Why do some leaders, investors, and organizations make better bets than others? Because they have a strategy in place for making sense of the future, says Jonathan Brill. As the Global Futurist at HP, Brill considers the social, economic, political, and technological shifts affecting the market of tomorrow. What impact does the explosion of megacities, the exponential growth of technology, and the rise of an AI-native workforce have on our organizations? With passion and clarity, Brill shows us how to radically innovate our organizational architecture and swiftly respond to the trends shaping the future.
Jonathan Brill advises leadership at HP on the company’s 10-year portfolio of opportunities and threats. Whether it’s human relations, finance, manufacturing, sales, or technology, Brill’s superpower lies in clarifying ambiguous situations in any field. How will automation influence the global supply chain? What are the social costs of the data economy (characterized by businesses such as Uber and AirBnB)? Can we fight climate change and resource shortages with technology? How will peer-to-peer financing challenge banks and venture capital, and what does that mean for the global economy? Brill translates his enormous wealth of knowledge into actionable strategies for any organization to take bigger, smarter risks. As the average lifespan of a company continues to shrink, it’s imperative that we have a system for leaning into ambiguity, measuring predictive indicators, and building mitigation strategies.
Prior to his role at HP, Brill has spent the last two decades building product innovation teams and developing growth pipelines for the US government, prestigious research institute MIT Media Lab, and top-tier brands such as Microsoft and Samsung. He founded the Special Projects Agency, a diverse group of designers, creators, engineers, and scientists, that have created unique experiences ranging from world’s fair pavilions to AI software to IoT devices. Brill is an imaginative thinker who helps companies delight customers at scale. To date, his companies have developed more than 325 products that have generated an astonishing $27 billion dollars in revenue for customers.
Brill is a board advisor at Frost & Sullivan, one of the world’s largest growth strategy firms. He holds several patents for his inventions in display technology, augmented reality, and HVAC. National Geographic and Business Week have both featured his work, and he has contributed to work displayed in New York’s landmark Museum of Modern Art. He has spoken to audiences at Harvard, MIT, TED, TED Women, and Mobile World Congress. Brill graduated from Pratt Institute, a leader in higher education for creative professionals, and has completed extensive executive training at Stanford.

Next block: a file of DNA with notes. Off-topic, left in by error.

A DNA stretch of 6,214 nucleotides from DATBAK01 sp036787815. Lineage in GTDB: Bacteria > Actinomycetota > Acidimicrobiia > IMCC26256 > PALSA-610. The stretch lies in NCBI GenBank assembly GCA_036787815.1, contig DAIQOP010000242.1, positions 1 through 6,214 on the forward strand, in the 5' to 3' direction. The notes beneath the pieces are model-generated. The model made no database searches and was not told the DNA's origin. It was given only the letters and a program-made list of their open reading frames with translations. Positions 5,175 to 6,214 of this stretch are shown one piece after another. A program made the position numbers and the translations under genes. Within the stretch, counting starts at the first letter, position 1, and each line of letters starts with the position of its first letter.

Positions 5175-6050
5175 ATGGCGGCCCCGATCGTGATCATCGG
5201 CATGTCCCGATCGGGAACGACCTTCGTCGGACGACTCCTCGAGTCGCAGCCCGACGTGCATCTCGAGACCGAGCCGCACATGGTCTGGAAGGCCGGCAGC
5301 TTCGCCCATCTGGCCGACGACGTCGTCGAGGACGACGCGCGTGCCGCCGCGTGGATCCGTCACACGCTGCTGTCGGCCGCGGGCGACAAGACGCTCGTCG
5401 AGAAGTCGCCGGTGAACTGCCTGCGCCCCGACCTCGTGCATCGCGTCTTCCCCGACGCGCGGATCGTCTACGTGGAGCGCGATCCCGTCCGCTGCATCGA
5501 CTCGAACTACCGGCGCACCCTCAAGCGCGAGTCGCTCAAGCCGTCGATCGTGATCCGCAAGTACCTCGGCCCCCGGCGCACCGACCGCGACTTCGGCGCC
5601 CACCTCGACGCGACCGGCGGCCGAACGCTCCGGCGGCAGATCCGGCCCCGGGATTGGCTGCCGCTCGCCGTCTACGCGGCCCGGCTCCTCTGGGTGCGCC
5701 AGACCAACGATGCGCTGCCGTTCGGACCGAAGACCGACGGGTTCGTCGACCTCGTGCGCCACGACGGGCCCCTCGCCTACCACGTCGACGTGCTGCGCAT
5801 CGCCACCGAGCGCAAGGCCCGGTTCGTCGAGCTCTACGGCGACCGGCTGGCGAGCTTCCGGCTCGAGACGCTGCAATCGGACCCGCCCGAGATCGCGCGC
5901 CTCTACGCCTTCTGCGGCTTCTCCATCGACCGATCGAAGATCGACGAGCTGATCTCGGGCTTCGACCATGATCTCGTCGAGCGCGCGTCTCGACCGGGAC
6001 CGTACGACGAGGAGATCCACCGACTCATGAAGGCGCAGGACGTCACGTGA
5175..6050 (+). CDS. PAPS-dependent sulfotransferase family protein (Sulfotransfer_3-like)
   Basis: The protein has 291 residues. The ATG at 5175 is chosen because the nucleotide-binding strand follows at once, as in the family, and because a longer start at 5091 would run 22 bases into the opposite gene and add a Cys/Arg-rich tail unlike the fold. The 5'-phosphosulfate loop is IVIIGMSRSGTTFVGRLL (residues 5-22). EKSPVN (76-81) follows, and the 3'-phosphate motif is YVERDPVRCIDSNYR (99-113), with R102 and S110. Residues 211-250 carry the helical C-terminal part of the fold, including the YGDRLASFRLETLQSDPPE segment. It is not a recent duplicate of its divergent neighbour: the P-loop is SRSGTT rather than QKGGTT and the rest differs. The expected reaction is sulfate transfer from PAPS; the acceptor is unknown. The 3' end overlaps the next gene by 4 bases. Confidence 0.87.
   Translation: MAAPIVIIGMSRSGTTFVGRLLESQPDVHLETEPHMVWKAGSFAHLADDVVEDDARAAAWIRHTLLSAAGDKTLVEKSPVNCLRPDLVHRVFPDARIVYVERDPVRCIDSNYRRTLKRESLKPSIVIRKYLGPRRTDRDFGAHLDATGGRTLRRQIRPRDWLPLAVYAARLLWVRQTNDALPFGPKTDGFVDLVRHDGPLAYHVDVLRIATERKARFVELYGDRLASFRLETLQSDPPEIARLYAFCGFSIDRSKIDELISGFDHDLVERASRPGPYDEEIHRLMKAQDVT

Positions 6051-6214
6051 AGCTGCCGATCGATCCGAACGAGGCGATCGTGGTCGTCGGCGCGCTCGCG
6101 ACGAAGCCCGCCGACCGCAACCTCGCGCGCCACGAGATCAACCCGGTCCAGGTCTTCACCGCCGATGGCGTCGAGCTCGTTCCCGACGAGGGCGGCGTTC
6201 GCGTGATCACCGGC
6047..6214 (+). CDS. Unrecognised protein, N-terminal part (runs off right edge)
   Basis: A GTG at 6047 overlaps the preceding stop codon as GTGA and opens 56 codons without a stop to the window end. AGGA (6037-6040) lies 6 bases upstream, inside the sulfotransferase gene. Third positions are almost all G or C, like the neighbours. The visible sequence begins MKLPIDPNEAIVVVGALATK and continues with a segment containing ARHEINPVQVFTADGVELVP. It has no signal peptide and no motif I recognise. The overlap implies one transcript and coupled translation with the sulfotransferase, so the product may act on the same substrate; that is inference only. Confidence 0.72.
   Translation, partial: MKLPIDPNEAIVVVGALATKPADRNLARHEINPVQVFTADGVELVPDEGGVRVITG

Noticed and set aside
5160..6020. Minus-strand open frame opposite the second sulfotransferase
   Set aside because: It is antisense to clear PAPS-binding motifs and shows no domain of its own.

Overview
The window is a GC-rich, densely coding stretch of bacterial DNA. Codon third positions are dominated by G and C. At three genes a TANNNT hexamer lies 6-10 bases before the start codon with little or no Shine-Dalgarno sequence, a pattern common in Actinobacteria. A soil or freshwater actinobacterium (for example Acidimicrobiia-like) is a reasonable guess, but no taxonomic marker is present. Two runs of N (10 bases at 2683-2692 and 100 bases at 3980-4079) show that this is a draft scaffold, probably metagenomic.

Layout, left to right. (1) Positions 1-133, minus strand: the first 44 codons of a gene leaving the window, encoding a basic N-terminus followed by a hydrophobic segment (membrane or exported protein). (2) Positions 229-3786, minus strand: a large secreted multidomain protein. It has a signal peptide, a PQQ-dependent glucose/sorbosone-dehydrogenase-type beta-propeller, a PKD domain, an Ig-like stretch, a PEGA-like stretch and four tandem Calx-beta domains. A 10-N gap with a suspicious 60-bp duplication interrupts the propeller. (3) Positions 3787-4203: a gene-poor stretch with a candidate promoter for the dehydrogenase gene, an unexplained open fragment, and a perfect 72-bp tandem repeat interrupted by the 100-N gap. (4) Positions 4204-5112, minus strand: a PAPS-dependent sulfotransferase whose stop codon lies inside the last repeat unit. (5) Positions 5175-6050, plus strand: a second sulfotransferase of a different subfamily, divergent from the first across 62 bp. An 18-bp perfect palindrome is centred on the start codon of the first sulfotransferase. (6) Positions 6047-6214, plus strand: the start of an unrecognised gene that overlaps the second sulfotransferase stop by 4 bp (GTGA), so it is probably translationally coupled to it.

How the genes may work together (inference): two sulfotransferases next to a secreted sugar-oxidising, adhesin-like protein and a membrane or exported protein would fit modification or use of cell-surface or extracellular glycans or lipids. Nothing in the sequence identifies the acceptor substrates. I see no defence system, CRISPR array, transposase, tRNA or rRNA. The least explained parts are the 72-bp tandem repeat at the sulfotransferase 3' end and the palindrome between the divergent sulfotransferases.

The Unexpected Effects of Exponential Innovation How to Create Sustainable Value
Perhaps not coincidentally, the average lifespan of a company is getting shorter each year. Brill shows us that in addition to innovating product, we must also innovate process. In this hybridized innovation talk, Brill shares the characteristics of companies that have successfully reinvented themselves—allowing investors to take the leap into long-term growth plans—as well the sustainable value-capture techniques he’s learned as a Chief Executive of companies that have invented over 325 products.
The World of Tomorrow Exploring the 5 Tensions Shaping the Future
Firstly, the explosion of personal data in the 21st century has led to a trust deficit that our aging institutions are ill-equipped to handle. In this talk, Brill considers how data will be used in the years to come, both to benefit—and manipulate—its creators. Similarly, as machines become more and more intelligent, Brill cogently breaks down who will gain and who will be threatened by advancements in machine learning. In terms of resources, Brill explores how a growing middle class demanding their fare share will create competition and impact global relations. And as the current world order continues to break down, he considers the new social contract that will have to be drawn for people, governments, and corporations to effectively share power. More specifically, he examines how the U.S., China, and India will manage an increasingly competitive relationship, and what the impact will be for smaller economies.
From geopolitical tension to exponential technology, Brill’s talk offers a roadmap of the future, identifying the opportunities and risks that lie ahead.